These delicate little birds are intelligent, inquisitive, friendly, hardy, active, non-destructive, and easy to maintain. Lady Gouldian Finch are, in general, quiet although males do have a pleasant melodious song. They are appreciated for their beautiful colors, erect posture, graceful shape and peaceful temperament.
It is imperative to know from the start that these little jewels of nature do not like to live alone. They prefer the company of other finches.
Breeding Lady Gouldians takes planning and preparation. If breeding them is not your intention, I would strongly suggest getting two or more males.
Finches in general prefer the company of other finches to that of humans. They tend to be skittish and rarely bond with their owners.
Don’t let that disappoint you. Believe me they are watching everything you do for them.
See The Life Cycle of Gouldian Finches:
Length: 12.5 cm, (5 inches)
Body Weight: 10-30 g
Average life span : 9 years
Average household temperature, 21 degrees C, 70 degrees F
They will tolerate a 30 degree temperature variation in a 24 hour period.
Protect them from temperatures below 6 degrees C, 45 degrees F.
VISIBLE MALE CHARACTERISTICS:
Breast and chest colors are more intense. They are vibrant purples, reds, blacks, yellows and oranges.
During the Gouldian finch breeding period, the males acquire longer tapper tipped tail feathers
Breast and head colors are muted.
During the Gouldian finch breeding period, the females’ beaks will darken, almost to black.
There is no visual difference at this stage of development. Routinely they appear in varying shades of olives, tans and grays.
Lady Gouldian Finches are native only to northern Australia. They are members of the weaver family, ESTRILDIDAE and are commonly referred to as Australian Grassfinches because in the wild they choose to inhabit open savannah regions that are sparsely wooded, subtropical grasslands.
Gouldians are not fond of rain forests as they are often damp and cold. Gouldians feed mostly on ripe and half-ripe grass seeds of Sorghum spc. During the dry season, they forage on the ground for fallen seed. During the wet season, Spinifex grass seed, Triodia Spc., is an important component of their diet.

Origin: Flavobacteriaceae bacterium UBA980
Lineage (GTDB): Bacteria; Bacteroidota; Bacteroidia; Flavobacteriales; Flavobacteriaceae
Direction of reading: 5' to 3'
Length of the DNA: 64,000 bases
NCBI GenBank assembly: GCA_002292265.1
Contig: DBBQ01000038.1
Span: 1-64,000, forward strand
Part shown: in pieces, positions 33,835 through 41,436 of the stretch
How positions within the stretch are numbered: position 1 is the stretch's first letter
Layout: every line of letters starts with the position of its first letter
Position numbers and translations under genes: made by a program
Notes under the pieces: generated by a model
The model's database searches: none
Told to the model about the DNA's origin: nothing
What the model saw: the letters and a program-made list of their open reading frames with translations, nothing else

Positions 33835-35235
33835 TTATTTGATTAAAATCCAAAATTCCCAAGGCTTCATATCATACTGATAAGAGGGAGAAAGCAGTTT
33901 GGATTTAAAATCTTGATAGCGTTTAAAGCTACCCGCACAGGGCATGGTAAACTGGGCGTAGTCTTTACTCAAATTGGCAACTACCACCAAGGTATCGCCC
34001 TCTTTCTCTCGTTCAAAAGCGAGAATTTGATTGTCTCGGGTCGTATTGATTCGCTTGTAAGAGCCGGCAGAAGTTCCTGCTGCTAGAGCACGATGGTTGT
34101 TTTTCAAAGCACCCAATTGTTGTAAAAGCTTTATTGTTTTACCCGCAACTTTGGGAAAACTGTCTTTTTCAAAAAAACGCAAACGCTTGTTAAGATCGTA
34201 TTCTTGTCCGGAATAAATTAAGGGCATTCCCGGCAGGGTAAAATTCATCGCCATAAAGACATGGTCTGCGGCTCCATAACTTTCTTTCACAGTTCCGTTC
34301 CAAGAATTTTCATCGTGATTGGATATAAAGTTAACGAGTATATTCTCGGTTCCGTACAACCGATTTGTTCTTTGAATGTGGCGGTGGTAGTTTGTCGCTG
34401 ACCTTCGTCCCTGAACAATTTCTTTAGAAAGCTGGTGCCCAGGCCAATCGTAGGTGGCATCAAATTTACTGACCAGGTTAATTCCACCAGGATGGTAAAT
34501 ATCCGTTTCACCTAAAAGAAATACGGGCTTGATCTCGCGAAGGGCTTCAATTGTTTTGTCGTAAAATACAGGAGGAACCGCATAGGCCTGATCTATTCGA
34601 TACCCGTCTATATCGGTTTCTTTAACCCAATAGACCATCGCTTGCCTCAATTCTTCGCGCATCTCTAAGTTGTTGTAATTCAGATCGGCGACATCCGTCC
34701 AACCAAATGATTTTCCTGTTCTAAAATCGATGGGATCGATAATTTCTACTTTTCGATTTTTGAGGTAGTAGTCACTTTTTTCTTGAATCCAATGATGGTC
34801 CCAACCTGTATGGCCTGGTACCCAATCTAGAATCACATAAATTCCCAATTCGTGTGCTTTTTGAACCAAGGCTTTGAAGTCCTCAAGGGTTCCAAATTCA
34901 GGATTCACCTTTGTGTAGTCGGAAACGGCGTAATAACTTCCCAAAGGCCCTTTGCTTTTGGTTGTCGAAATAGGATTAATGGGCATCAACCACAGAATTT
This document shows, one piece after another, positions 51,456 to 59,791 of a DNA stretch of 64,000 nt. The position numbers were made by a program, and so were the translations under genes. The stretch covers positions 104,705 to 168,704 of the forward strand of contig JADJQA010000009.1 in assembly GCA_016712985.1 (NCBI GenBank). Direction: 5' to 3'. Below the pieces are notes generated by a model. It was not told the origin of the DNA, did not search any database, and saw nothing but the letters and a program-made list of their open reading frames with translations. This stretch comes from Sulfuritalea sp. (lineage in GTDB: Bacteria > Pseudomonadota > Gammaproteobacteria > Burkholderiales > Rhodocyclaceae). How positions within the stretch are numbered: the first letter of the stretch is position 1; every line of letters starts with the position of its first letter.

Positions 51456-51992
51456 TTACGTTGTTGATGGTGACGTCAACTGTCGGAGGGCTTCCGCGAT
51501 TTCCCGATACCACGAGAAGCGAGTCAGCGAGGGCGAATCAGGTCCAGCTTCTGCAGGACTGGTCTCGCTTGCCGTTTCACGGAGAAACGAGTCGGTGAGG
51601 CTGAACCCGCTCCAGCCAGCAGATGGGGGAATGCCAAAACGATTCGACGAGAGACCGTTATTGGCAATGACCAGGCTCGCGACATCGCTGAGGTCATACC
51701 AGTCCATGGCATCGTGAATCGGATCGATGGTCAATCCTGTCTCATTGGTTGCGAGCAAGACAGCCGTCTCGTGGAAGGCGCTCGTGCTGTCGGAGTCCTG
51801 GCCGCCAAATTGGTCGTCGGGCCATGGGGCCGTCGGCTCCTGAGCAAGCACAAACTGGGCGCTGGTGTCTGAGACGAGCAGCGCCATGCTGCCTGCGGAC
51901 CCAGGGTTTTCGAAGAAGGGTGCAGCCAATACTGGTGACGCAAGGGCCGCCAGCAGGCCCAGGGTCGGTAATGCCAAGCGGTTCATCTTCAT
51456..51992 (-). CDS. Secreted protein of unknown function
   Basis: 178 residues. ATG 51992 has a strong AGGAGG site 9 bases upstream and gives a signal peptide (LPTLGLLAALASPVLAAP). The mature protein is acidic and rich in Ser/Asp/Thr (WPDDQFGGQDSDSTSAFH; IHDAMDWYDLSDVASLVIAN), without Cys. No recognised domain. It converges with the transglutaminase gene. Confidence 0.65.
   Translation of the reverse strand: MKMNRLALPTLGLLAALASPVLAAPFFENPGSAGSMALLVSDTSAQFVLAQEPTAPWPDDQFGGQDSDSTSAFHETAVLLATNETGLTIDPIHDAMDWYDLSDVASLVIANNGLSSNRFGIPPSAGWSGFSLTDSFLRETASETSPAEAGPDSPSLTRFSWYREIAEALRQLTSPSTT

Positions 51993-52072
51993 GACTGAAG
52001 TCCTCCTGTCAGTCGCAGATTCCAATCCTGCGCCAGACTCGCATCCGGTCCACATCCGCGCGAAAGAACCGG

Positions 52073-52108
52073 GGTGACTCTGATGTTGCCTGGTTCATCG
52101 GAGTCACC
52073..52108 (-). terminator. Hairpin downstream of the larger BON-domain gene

Many other finch species are known to also eat insects and in the wild in Australia so do Lady Gouldians. In the United States, it is rare that a Gouldian will even try eating insects provided for food.
Prior to the Australian government ban on the export of Australia fauna in 1959, Gouldian Finches were exported primarily to Japan, England and America. These captive birds have resulted in viable breeding colonies in many different countries.
Captive breeding has lead to a number of genetic mutations that affect the color of Gouldians’ feathers. The most commonly available mutation is the white-breasted. Another mutation, the blue-breasted is quite rare.
See some Blue Gouldian finch and yellow Gouldian finch examples here:
The normally purple-breast feathers of these birds have been replaced by a brilliant shade of cobalt blue feathers. On the blue or blue-backed Lady Gouldians the usual green feathers on the wings and back have been replaced by various shades of blue feathers and the yellow-body or yellow-backed Gouldians have yellow feathers on their back and wings.
More information about Lady Gouldian mutations will be covered in depth as I build this site.
Three basic head and body colors appear in nature. The black-headed, purple-breasted Lady Gouldian Finch are the most common found in Australia in spite of the fact that the red-headed, purple-breasted birds are genetically dominant to the yellow and black-headed mutations.